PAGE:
I brought my dogs to a new dog park this weekend, one frequented by experienced dog owners who enjoyed socializing their dogs. The park I usually go to is less frequented, with fewer dogs, and the owners are all worried and anxious sorts. Their dogs tend to be unsocialized, which contributes to their own fear about their dog’s potential behavior, and then their anxiety gets to the dogs, too, making ...Read MoreRead more
Ellen Janeway Klages was born July 9, 1954 in Columbus OH. She attended the University of California at Berkeley in 1972, but dropped out in her sophomore year, spent time as a camp counselor and working at a book factory, then returned to college, graduating from the University of Michigan in 1976 with a philosophy degree. She worked at a pinball arcade and as a photographer before moving onto various ...Read MoreRead more
Paul Gaetan Tremblay was born June 30, 1971 in Aurora CO, and grew up in Beverley MA. He attended Providence College in Rhode Island, graduating in 1993, and in 1995 obtained a Master’s in Mathematics from the University of Vermont (1995). He became a math teacher and junior varsity basketball coach for a private high school after graduation. He began publishing with ‘‘King Bee’’ (2001), and most of his early ...Read MoreRead more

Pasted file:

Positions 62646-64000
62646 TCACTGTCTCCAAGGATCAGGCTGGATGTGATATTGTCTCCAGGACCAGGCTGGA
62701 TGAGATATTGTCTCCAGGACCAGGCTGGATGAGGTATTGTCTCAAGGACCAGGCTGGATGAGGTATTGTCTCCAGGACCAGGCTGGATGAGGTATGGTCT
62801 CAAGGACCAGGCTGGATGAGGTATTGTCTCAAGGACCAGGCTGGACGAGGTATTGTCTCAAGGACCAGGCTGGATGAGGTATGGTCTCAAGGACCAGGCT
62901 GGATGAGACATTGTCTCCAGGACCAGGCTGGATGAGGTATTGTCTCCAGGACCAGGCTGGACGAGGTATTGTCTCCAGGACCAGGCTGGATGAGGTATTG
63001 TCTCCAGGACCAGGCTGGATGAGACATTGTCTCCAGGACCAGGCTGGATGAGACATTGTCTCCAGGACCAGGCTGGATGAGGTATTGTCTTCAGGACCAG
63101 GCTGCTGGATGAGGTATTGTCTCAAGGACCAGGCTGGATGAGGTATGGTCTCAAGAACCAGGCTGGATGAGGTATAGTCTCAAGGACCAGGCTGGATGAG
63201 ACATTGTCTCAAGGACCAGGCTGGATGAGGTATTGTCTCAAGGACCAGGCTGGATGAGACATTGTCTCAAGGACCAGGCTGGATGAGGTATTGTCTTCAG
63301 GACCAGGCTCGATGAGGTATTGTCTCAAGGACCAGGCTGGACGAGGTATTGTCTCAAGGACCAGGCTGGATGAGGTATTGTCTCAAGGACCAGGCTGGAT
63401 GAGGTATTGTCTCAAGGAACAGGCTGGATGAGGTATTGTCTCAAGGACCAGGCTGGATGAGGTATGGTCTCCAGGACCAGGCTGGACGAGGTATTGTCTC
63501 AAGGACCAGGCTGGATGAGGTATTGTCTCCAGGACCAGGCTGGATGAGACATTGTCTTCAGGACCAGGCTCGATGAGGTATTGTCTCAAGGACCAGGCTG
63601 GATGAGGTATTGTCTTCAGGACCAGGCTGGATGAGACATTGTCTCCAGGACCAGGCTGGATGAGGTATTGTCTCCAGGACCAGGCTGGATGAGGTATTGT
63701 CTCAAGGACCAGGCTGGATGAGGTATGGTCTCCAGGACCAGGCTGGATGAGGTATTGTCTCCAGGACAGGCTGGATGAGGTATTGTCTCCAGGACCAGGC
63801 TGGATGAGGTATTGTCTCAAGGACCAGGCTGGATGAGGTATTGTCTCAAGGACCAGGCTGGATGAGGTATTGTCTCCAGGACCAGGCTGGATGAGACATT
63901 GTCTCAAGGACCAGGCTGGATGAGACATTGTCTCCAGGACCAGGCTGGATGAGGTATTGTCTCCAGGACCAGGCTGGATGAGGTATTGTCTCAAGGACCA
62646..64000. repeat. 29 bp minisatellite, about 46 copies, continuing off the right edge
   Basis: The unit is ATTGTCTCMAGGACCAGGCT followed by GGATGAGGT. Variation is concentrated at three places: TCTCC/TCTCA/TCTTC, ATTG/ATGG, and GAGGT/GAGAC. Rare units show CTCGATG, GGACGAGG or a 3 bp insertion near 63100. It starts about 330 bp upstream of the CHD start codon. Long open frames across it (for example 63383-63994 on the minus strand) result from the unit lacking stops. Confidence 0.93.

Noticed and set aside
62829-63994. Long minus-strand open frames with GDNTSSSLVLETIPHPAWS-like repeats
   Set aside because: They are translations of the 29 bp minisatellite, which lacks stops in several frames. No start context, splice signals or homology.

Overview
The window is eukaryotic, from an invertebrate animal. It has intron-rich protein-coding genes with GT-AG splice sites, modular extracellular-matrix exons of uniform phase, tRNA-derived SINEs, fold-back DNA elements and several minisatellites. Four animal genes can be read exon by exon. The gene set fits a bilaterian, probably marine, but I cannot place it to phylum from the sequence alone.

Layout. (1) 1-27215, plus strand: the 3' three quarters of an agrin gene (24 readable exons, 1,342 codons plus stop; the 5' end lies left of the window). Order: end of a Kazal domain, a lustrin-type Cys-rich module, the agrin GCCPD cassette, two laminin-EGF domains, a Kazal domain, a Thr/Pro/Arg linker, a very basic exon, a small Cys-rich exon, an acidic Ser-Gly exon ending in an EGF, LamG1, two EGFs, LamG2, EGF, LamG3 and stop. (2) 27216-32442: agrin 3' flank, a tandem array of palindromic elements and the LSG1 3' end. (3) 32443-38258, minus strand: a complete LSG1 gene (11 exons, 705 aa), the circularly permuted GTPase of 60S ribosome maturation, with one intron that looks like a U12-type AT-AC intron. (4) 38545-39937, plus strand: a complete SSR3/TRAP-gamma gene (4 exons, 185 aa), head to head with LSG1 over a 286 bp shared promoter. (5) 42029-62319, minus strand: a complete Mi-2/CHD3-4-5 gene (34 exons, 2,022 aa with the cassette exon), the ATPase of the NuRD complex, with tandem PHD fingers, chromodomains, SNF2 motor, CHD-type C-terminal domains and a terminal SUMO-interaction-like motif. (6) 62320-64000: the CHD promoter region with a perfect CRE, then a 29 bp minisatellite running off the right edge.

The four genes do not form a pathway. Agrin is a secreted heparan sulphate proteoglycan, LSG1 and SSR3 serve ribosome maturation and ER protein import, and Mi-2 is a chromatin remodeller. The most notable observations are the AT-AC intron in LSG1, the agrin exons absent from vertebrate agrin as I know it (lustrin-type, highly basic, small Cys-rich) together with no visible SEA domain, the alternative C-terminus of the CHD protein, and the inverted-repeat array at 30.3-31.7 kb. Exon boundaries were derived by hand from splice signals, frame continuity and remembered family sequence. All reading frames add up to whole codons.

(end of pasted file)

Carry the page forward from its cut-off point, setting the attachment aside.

Spill Zone is about what we’re left with after our family is destroyed.
It’s about two sisters, Addison and Lexa, who’ve lost their parents and hometown in an event called the Spill. The older sister, Addison, is left with the task of raising and providing for Lexa, which is in some ways like trying to keep a culture alive. Every family is its own world, after all. Only the people ...Read MoreRead more
When I was a boy and I would see scary things in the news, my mother would say to me, ‘‘Look for the helpers. You will always find people who are helping.’’ To this day, especially in times of ‘‘disaster,’’ I remember my mother’s words and I am always comforted by realizing that there are still so many helpers – so many caring people in this world.
In ...Read MoreRead more
Mithila is a glorious kingdom ruled by philosopher kings in the Sanskrit epic Ramayana. Millennia later, say in an alternate universe, it’s a decolonized terrain beset with intolerance and violence, a symbol of a civilization in decline.
Science fiction and fantasy that draws its power from actual science and history—a scientific spirit based on evidence, logic and rationality—could be a fluid and powerful language of protest in the new era ...Read MoreRead more
Rovina Cai is a freelance illustrator from Melbourne, Australia. She creates intriguing images that make you linger, hungry to know the story behind them. Her work is often inspired by the past; from fairy tales to gothic novels, these stories resonate with her because they bring a little bit of magic and wonder to the present day. Rovina has worked with an eclectic range of clients, including The Folio Society, ...Read MoreRead more